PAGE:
Friday, January 26, 2018

Thoughts from Galcia, Spain: 26.1.18

Spanish life is not always likeable but it is compellingly loveable.
- Christopher Howse: A Pilgrim in Spain. 

If you've arrived here because of an interest in Galicia or Pontevedra, see my web page here.

  • Quite a surprise announcement. The PP leadership must be worried. Very worried. No wonder there are now whispers that Rajoy might not be their main man for the next general election.
  • How to learn Spanish rapidly. Perhaps. Not exactly earth-shattering.
The EU 
  • Interesting observation:The EU’s uncompromising and united stance on Brexit has begun to unravel after European leaders in Davos offered deeply conflicting accounts of what sort of deal may eventually be possible. While France instantly shot down fresh demands from Chancellor Philip Hammond for a bespoke accord that includes financial services, Ireland floated the option of a “Norway Plus” arrangement that better reflects the unique nature of Britain’s relations with Europe. While EU politicians do not always sing from the same hymn-sheet, the clash on this core issue is unusual. It opens a window into emerging divisions that are usually obscured. Business as usual, then. No one knows what's going on nor what will eventually happen. Meanwhile, everyone is playing to the gallery.
  • Nice comment: Many liberals are upset with Trump because he forces them to discard their illusions, so tightly and preciously held, about the nature of the United States. Or to put it in another way, about the nature of U.S. imperialism. And that's one of the reasons why they're furious with Trump. They're angry with him because he's forcing them to restructure to a degree their basic fundamental premises, through which they've been able to deceive generations. 
  • Which reminds me . . . A while ago, I drew up a table of all the (tsunami of) adjectives – both positive and negative – used in respect of Fart. Listening to something yesterday, I wondered if I'd included 'totally shameless'. 
The UK 
  • From a UK political commentator: Theresa May’s speech at Davos was a classic. Which is to say, a classic of the May genre. It said absolutely nothing. In fact, you could argue that it said less than nothing because it kept going back on what it had just proclaimed in a neat one step forward, one step back manoeuvre. 
Nutters Corner
  • Ex adviser to President Fart and now Fox News contributor, Sebastian Gorka; 'The Guardian' is a rabid right-wing loony-left rag. Yes, indeed. Why on earth had no one ever realised this before his insight? But here's a surprise: Some critics have challenged his academic credentials. I think I'd go further and question his sanity. 
Social Media.
  • Another nice comment: Pretty much everybody now acknowledges, including the companies themselves, social media have been used for “malevolent purposes” and because their status as publishers or communications vehicles has not been legally defined, no one has had to take responsibility for this. Clearly, that is unsatisfactory. Join the revolution!
The Gender Wars.
  • Reader Maria made a valid comment yesterday: As for the gender issue, it would depend on what is masculinity? Is it the expectation of a man to act like a macho-know-it-all? If a woman is looking for a "masculine" man, perhaps she is nostalgic for a time in which most of the decision-making was done by men. In any case, how about searching for a man who is a "person" rather than a stereotype? Feminine and masculine are two words whose meanings have always been subjective, and really are not at all useful in defining a person. A man can be strong and have "feminine" qualities. Perhaps what the author meant is that "strong" women are searching for "strong" men, and will reject a weak personality saying they're not "masculine" enough, confusing terms. I accept this and would only add that my own preference for a partner has always been an intelligent, strong woman who is also 'feminine'. And I would expect my partner to be looking for an intelligent, strong man who is also 'masaculine', but with feminine sensitivies. But I wouldn't like to have to give hard definitions of any of these terms . .   It's all about chemistry at the end of the day. But without the certainties of Chemistry.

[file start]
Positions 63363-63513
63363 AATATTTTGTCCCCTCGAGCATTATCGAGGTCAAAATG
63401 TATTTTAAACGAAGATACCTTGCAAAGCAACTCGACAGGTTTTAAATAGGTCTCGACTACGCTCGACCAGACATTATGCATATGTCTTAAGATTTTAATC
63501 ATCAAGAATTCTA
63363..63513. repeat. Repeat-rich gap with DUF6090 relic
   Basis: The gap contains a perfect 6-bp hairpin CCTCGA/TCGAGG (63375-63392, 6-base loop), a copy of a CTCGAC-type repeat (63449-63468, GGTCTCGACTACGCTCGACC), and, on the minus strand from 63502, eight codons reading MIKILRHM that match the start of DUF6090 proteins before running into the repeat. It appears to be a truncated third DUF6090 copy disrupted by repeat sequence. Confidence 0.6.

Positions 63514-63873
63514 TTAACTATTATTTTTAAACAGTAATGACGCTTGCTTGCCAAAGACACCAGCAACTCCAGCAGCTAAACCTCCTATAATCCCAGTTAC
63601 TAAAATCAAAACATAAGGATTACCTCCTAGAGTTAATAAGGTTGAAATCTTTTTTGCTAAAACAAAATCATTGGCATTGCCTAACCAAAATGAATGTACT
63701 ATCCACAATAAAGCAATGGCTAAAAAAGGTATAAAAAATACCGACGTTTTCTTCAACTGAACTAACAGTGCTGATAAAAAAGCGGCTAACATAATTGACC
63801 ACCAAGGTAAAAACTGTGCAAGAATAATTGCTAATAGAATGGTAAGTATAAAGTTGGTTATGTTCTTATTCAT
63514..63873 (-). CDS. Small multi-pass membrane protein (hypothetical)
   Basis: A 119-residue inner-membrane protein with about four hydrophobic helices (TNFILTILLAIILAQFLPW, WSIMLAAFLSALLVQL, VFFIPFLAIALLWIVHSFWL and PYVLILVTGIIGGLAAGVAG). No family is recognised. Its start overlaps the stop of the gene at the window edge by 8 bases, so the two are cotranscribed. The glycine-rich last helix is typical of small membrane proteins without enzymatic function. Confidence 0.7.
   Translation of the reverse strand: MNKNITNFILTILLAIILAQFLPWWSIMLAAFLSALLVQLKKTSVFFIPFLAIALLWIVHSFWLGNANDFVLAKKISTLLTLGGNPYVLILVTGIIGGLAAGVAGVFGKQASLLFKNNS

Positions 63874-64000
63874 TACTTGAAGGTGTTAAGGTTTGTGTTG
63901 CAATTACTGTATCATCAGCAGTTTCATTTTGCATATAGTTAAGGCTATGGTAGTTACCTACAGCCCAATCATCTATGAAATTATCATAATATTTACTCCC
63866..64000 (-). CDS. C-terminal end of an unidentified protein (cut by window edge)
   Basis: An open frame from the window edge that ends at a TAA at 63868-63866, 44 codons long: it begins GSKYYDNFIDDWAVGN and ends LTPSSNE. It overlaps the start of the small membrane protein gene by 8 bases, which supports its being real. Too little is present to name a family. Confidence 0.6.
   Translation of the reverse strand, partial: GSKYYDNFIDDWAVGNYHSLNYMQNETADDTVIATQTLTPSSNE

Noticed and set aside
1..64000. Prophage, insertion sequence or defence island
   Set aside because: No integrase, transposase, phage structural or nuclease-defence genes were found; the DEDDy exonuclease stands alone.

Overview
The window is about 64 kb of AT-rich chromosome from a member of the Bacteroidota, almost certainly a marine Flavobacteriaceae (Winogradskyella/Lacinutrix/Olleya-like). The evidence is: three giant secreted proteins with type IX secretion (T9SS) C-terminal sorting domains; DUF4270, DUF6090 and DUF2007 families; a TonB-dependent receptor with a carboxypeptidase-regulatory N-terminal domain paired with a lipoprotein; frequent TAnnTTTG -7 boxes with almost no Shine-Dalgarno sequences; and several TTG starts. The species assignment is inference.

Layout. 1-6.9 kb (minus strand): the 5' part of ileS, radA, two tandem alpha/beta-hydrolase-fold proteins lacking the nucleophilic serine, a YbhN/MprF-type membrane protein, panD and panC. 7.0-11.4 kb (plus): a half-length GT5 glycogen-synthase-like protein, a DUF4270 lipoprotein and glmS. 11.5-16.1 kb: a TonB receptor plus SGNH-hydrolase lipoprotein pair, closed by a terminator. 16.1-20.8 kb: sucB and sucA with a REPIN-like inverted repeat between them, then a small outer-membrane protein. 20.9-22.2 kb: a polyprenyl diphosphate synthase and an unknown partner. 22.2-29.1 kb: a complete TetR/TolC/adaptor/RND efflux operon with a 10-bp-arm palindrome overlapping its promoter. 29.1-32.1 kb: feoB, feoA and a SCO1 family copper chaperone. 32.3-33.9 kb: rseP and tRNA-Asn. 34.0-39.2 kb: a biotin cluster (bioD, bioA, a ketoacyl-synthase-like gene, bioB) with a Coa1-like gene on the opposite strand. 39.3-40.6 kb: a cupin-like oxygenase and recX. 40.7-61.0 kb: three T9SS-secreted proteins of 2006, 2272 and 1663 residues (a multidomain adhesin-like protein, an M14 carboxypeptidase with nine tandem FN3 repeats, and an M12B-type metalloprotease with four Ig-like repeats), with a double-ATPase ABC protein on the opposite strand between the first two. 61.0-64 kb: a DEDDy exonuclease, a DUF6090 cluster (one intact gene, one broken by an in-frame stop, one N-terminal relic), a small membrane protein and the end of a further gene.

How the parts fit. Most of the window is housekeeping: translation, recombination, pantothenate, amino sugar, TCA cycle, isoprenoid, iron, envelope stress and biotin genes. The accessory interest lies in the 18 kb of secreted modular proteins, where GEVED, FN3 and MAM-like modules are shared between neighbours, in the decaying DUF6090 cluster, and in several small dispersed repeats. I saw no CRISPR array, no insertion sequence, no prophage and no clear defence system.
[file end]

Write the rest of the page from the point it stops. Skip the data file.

The Culture Wars 
  • That interview has thrown up numerous commentaries/videos. This one shows Paterson himself ruminating on it. And here's an excellent discussion of Newman's cognitive dissonance. Personally, I'm not convinced she really believed every view she was purporting to champion.
  • Our press currently seems to be obsessed with the economic growth of our near-neighbour, Portugal. I can't decide whether this is admiration or envy. But, anyway, one fact reported is that 500 Galician companies now have an operation south of our MiƱo border. Another is that foreigners have a very advantageous tax regime for 10 years after taking up residence there. Hmm.
  • When I mentioned to the staff in my regular bar yesterday that one of our everyday beggars was dressed in a 'coat' of blue plastic, against the rain, I was assured he was from a good family and really quite rich. This is not the first timeI've heard this sort of thing and I can't help wondering if this is part of a pattern of urban myths here.
  • The Venice restaurant which, to say the least, overcharged 4 Japanese diners now faces fines of at least €20,000, for breaches of health-and-safety and food-hygiene regulations, as well commercial code infringements, including inaccurate description of goods. The Osteria da Luca enjoys a parlous rating of 1.5 stars on Tripadvisor, where 83% of customers class it as “Terrible”. One wonders why anyone these days would risk it. Are there really people out there who don't have a smartphone? 
Today's Cartoon

"If it is any consolation, the public loves your dress . . . It's just flying off the shelves"

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